I’ll admit. I’ve developed something of jaded palate recently, after one-too-many lacklustre experiences at the new-age style of restaurants continuously popping up across Bombay – each holding so much promise and potential at the outset, but ultimately failing to pack a punch due to an amateurish execution and shoddy service.
But perhaps the purpose of these recent disappointments has simply been to highlight the more winning and welcoming additions to the city’s burgeoning foodie scene.
Since none of us ever want to find ourselves demanding a refund on calories which didn’t taste half as good as we’d expected (or was that just me at Jia recently?), here are my top picks for the new cafes, eateries and establishments actually worthy of a visit.
Gymkhana 91, Lower Parel
Situated unobtrusively by the entrance of Raghuvanshi Mills, the beautifully-arched bay windows and striking 8-foot clock on the tiled façade are telling of the colonial inspirations housed within this cavernous space.
The clock is in fact a nod to a bygone era when clock towers would chime the end of a long day, signalling it time for the city’s gentry to return home after having spent the good part of an evening drinking and dining in the members-only gymkhanas!
The interiors are intensely nostalgic too – replete with mosaic tiles, cane-backed chairs and tables topped with marble or wood. Much like in the remaining gymkhanas of today, seating is cleverly divided across both loud and more intimate areas, while the staff are quick to warm up once a level of familiarity has been established.
The key difference is that you don’t need to be a member to retreat to this bastion of old-world charm. Widening the accessibility of Bombay’s gymkhana culture is indeed the key aim driving owner Aditya Hegde, with his family having provided catering to the Chembur and Ghatkopar gymkhanas for twenty years now.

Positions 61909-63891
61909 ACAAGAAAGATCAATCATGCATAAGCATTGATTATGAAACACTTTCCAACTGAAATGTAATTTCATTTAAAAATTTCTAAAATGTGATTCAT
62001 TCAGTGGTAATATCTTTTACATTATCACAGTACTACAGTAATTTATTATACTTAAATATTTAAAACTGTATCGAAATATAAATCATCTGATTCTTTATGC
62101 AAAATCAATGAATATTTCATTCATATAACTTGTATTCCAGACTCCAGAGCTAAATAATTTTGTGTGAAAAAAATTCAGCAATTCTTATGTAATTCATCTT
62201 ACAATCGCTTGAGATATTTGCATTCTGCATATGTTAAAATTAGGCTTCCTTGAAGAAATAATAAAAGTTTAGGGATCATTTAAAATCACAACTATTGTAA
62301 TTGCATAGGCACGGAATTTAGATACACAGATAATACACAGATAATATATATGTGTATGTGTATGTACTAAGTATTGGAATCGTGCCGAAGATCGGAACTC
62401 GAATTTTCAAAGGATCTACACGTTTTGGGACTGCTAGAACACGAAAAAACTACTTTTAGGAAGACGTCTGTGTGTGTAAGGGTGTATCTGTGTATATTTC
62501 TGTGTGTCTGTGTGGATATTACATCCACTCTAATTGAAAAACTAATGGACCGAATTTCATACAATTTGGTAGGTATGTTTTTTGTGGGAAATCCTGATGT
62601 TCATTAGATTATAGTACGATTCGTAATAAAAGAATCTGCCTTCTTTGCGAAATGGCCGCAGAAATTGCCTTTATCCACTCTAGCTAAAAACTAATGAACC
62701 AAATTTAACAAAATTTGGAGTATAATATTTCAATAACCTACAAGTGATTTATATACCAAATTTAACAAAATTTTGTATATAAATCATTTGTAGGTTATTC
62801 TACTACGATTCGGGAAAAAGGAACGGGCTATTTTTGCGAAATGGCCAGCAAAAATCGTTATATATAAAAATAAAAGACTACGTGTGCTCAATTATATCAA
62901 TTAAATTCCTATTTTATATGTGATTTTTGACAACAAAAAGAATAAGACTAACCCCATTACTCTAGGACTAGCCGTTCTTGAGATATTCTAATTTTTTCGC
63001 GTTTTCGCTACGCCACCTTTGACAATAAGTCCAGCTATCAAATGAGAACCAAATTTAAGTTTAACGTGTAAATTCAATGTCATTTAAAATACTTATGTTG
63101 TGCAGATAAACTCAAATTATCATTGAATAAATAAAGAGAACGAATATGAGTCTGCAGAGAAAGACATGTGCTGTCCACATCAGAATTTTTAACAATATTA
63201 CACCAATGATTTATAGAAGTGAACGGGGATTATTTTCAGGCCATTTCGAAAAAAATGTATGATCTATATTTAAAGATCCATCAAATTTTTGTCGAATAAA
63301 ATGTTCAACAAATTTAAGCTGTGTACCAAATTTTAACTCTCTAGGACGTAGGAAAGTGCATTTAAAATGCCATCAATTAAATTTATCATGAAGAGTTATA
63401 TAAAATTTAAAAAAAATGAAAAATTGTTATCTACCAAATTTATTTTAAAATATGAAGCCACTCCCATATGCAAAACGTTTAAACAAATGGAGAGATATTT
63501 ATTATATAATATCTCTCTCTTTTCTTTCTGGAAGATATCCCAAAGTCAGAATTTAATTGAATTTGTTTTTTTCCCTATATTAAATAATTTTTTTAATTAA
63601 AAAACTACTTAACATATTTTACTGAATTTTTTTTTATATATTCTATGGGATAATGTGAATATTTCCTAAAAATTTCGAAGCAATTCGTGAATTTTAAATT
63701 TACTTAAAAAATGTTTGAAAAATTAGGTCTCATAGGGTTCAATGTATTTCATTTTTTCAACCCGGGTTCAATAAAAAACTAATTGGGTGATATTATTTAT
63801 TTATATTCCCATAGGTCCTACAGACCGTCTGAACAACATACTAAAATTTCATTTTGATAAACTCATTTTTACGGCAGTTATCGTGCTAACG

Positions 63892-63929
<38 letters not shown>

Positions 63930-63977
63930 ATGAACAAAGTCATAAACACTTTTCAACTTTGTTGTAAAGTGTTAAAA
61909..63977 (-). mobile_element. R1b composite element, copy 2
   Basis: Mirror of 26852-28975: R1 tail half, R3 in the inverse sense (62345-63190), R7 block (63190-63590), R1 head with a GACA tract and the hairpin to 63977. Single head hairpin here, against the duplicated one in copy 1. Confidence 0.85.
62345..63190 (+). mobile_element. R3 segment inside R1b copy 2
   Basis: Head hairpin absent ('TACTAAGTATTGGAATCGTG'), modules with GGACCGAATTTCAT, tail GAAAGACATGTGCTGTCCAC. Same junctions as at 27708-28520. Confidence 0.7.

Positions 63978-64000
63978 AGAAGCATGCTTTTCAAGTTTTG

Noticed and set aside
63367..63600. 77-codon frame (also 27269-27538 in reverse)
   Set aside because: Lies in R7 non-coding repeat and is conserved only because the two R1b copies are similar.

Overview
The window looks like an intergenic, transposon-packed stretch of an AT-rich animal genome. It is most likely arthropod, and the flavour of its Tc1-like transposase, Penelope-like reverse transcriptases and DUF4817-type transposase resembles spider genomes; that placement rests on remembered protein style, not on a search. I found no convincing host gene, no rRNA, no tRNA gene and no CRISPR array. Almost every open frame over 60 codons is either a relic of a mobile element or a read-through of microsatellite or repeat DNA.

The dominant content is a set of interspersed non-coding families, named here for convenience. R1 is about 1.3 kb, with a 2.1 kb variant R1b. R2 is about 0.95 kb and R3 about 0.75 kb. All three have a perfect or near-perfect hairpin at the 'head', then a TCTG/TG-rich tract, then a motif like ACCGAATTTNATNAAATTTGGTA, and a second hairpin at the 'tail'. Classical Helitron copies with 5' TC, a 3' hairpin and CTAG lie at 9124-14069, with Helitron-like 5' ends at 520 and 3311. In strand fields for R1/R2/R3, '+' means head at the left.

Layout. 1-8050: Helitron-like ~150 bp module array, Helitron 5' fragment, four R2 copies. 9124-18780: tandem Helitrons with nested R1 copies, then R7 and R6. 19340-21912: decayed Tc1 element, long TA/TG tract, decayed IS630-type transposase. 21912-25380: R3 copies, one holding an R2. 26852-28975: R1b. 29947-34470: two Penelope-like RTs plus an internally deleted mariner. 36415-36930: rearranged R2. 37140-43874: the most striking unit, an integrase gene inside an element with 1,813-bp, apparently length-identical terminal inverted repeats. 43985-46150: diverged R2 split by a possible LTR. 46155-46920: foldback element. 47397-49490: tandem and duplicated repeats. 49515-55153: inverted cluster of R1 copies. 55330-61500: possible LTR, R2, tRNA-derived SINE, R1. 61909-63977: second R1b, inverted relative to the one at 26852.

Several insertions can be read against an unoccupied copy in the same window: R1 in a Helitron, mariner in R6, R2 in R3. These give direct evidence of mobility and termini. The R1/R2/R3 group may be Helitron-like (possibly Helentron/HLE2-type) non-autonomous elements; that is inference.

Comfort food is at the heart of the expansive menu here, spanning Indian and club-style classics, alongside contemporary and more on-trend options. As is the true hallmark of gymkhana food, many dishes take their cue (and indeed name) from their patrons, Kuber kulchas and Rati aunties chutney edu pattice just two examples.
Chock-full of cheese and garlic – and liberally dusted over with chaat masala – the mini Kuber kulchas were all but scoffed in seconds. We could quite easily have had half a dozen more of these, but reluctantly restrained ourselves to save ample room for pillowy baos crammed with a triple variety of mushrooms doused in black bean sauce. Dumplings parcelling a curried-mix of veggies, and sushi rolls laden with cream cheese could have been entirely avoided, while a tender Tandoori paneer wrapped in a banana leaf was exemplary.
An East Indian gimlet was the perfect accompaniment – the combination of lime, coriander and gin proving soothingly refreshing on that scorching summer’s night.
We were never meant to be skinny, my friend sighed as we seamlessly moved on to dessert(s) which but naturally included a gymkhana classic – caramel custard. Soft and silky, it was doucely-sweet – not a saccharine hint to be tasted. A wasabi ice cream sandwich on the other hand was fiercely strong – too much even for this ice cream fiend, although it’s bound to delight if you’re keen on this pungent paste.
We left determined to return before too long – the vintage yet buzzy vibes, old-world charm and unapolgetically-indulgent menu proving to be just a few of the many winsome draws here.
Raghuvanshi Mills, 1st Floor, Senapati Bapat Marg, Lower Parel, Mumbai
Port at G5A, Mahalaxmi
Not too far away in the once-abandoned Lakshmi Mills, there’s a new laid-back café also brimming with warmth, quirk and character – which is unsurprising once you learn that it’s connected with the contemporary performance space, G5A.
We loved the eclectic mix of personalities spotted here, from artistically-inclined theatre-folk to students tapping away on their laptops and more intimate groups (like my friend and I) enjoying a tête-à-tête over fluffy bun maskas dipped in masala chai.